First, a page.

What is central to such projects of critical pedagogy then, is as Ian Hunter (1996) notes, the notion of ’emancipation.’ This is suggestive of a rescue from a prior scenario that is seen as a failure or inadequate in some ways,  as opposed to a post-training scenario in which these short-comings have been righted. Thus, rather than being an open-ended process of learning, the learning process is already value-laden in certain ways since there is a goal towards which training must be directed.

What this also means is that participation-as-pedagogy is very different in its orientation from participant observation, or  participatory methods in research in general. For at least in principle, research must be undertaken without a predetermined end or value judgements. What this means is participation in ethnographic research must be towards no predetermined ends. Thus, it involves what is called ‘ethnographic immersion’, in order to be able to see and experience everyday events as the “native”, or “locals” of that culture. It also requires what Ananya Roy (2010) calls a process of “rendering the familiar strange” to one’s own self, questioning even that one is accustomed to take for granted or socialised to accept in a particular way. That is, it is to reflect on the everyday events and experiences and raise questions about its rationales and significance, without the intention of settling for commonsensical or pre-given explanations. In fact, it is this very aspect of our everyday life, of making sense of the world through categories and explanations given to us, that makes itimperative to reflexively immerse ourselves within the social milieu as a participant observer. As a self-reflexive observer one must  go beyond the stated, to discover what is the underlying meaning of the text, who is doing the saying, and how does one’s own positionality condition how we make sense of this.

This clarity regarding the two forms of participation having been achieved, we went about with our training on ethnographic diaries, for the sahyoginis, using an activity called ‘The River of Life’. The aim of the activity was to have the participants reflect over their own lives and represent it as a river’s life story (in art and narrative form) as it passed through various terrains. The metaphor of geographical conditions (e.g., rocky terrain, green fields, through a valley or over a hill), was to be used to describe significant life experiences (e.g., unstable childhood, or a strong, happy relationship, etc.). At the end of the exercise, the sahyoginis had to exchange their pictures with a partner and have them interpret the picture. What sealed my conviction about the differences between the two approaches was the sahyoginis own reflection about the training. While the sahyoginis were practised in the art of using narration and metaphor as a pedagogic tool, they expressed a realisation of how interpretations of the same metaphor could differ. Thus, they concluded stating that while the journey of their rivers looked more or less similar in form, the interpretation of their lives added much more to the narrative account of their pictures. In this process, the sahyoginis did acknowledge the fact that while united in a cause, there were different ways of being and seeing.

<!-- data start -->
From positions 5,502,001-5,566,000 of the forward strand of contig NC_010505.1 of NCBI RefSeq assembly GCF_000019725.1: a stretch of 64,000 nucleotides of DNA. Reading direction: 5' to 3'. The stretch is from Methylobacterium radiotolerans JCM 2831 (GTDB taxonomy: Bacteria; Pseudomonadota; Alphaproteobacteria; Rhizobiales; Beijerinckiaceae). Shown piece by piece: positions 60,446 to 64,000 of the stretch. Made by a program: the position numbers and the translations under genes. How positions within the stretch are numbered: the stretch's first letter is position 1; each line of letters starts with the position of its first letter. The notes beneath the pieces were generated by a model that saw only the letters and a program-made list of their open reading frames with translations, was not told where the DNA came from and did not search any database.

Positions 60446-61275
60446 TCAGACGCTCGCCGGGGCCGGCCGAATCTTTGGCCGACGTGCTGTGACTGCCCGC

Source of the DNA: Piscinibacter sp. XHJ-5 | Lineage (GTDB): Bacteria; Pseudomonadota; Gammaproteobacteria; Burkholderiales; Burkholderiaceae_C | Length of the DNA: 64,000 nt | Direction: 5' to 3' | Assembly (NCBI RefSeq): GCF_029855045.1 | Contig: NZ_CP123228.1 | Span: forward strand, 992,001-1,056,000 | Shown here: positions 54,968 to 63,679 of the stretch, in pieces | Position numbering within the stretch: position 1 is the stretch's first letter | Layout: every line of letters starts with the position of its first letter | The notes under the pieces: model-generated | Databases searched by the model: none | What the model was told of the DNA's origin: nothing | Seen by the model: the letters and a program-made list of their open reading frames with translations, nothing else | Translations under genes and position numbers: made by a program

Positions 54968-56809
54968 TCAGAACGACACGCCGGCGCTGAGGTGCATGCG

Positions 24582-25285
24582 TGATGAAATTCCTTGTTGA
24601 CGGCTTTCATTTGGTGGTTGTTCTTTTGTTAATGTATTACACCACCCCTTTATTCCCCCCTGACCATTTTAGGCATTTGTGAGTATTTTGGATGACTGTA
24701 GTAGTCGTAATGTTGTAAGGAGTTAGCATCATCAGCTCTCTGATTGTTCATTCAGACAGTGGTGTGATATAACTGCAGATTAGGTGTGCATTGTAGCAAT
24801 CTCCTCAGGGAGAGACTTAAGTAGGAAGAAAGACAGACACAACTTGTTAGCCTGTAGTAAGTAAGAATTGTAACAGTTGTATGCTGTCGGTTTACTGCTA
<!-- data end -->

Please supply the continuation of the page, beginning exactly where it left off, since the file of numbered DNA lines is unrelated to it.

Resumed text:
Thus, in that session, we did manage to establish the critical difference between participation-as-pedagogy that the sahyoginis were used to, and participant observation that they were required to undertake for the project. But in this process, perhaps we did something more than that? Perhaps we also managed to identify why there are limits to the development that can be achieved through participatory frameworks? For developmental agenda is most-often guided by the participation-as-pedagogy approach. Thus, intrinsically it is guided by the interests of those in power, thereby completely missing out on the ways in which participants themselves see, and would like to shape the process of development!


Roy, Ananya. Poverty Capital Microfinance and the Making of Development. New York: Routledge, 2010.

Hunter, I. (1996). Assembling the school. In Andrew Barry, Thomas Osborne, and Nikolas Rose (Eds.), Foucault and Political Reason: Liberalism, Neo-liberalism and Rationalities of Government (pp.143-166). Chicago:University of Chicago Press.

[1] “‘False Consciousness’ refers to ideology dominating the consciousness of exploited groups and classes which at the same time justifies and perpetuates their exploitation.” (Source:

Maithreyi R
Research Advisor, CBPS